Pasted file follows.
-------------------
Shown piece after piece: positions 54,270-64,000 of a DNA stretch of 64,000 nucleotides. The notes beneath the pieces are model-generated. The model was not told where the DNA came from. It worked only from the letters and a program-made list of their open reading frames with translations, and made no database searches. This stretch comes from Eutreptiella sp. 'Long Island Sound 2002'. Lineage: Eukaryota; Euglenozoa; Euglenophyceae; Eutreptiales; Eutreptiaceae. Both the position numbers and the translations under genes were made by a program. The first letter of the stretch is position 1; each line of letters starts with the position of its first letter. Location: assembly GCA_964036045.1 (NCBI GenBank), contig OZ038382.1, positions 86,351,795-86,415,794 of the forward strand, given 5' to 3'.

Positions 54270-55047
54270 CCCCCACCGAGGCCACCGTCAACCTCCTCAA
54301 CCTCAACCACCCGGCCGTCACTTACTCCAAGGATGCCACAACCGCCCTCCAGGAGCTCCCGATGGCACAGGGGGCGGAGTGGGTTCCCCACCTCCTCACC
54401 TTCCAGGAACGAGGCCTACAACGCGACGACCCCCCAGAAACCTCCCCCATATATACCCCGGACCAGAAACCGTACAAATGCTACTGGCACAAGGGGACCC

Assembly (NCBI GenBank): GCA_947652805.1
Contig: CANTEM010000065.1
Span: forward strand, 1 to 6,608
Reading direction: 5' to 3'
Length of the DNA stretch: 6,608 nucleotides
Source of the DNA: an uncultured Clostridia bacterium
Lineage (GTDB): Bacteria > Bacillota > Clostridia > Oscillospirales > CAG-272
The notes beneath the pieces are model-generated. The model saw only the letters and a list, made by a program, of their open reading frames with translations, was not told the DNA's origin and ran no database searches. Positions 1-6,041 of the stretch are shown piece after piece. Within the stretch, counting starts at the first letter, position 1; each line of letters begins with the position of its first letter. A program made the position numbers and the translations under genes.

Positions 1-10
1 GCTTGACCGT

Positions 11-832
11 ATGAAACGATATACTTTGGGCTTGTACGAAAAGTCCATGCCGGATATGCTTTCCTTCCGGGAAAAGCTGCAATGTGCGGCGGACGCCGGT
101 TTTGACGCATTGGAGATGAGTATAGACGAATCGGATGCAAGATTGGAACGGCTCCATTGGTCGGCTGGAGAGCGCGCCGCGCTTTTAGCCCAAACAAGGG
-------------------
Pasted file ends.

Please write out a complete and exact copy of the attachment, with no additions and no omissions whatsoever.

Shown piece after piece: positions 54,270-64,000 of a DNA stretch of 64,000 nucleotides. The notes beneath the pieces are model-generated. The model was not told where the DNA came from. It worked only from the letters and a program-made list of their open reading frames with translations, and made no database searches. This stretch comes from Eutreptiella sp. 'Long Island Sound 2002'. Lineage: Eukaryota; Euglenozoa; Euglenophyceae; Eutreptiales; Eutreptiaceae. Both the position numbers and the translations under genes were made by a program. The first letter of the stretch is position 1; each line of letters starts with the position of its first letter. Location: assembly GCA_964036045.1 (NCBI GenBank), contig OZ038382.1, positions 86,351,795-86,415,794 of the forward strand, given 5' to 3'.

Positions 54270-55047
54270 CCCCCACCGAGGCCACCGTCAACCTCCTCAA
54301 CCTCAACCACCCGGCCGTCACTTACTCCAAGGATGCCACAACCGCCCTCCAGGAGCTCCCGATGGCACAGGGGGCGGAGTGGGTTCCCCACCTCCTCACC
54401 TTCCAGGAACGAGGCCTACAACGCGACGACCCCCCAGAAACCTCCCCCATATATACCCCGGACCAGAAACCGTACAAATGCTACTGGCACAAGGGGACCC

Assembly (NCBI GenBank): GCA_947652805.1
Contig: CANTEM010000065.1
Span: forward strand, 1 to 6,608
Reading direction: 5' to 3'
Length of the DNA stretch: 6,608 nucleotides
Source of the DNA: an uncultured Clostridia bacterium
Lineage (GTDB): Bacteria > Bacillota > Clostridia > Oscillospirales > CAG-272
The notes beneath the pieces are model-generated. The model saw only the letters and a list, made by a program, of their open reading frames with translations, was not told the DNA's origin and ran no database searches. Positions 1-6,041 of the stretch are shown piece after piece. Within the stretch, counting starts at the first letter, position 1; each line of letters begins with the position of its first letter. A program made the position numbers and the translations under genes.

Positions 1-10
1 GCTTGACCGT

Positions 11-832
11 ATGAAACGATATACTTTGGGCTTGTACGAAAAGTCCATGCCGGATATGCTTTCCTTCCGGGAAAAGCTGCAATGTGCGGCGGACGCCGGT
101 TTTGACGCATTGGAGATGAGTATAGACGAATCGGATGCAAGATTGGAACGGCTCCATTGGTCGGCTGGAGAGCGCGCCGCGCTTTTAGCCCAAACAAGGG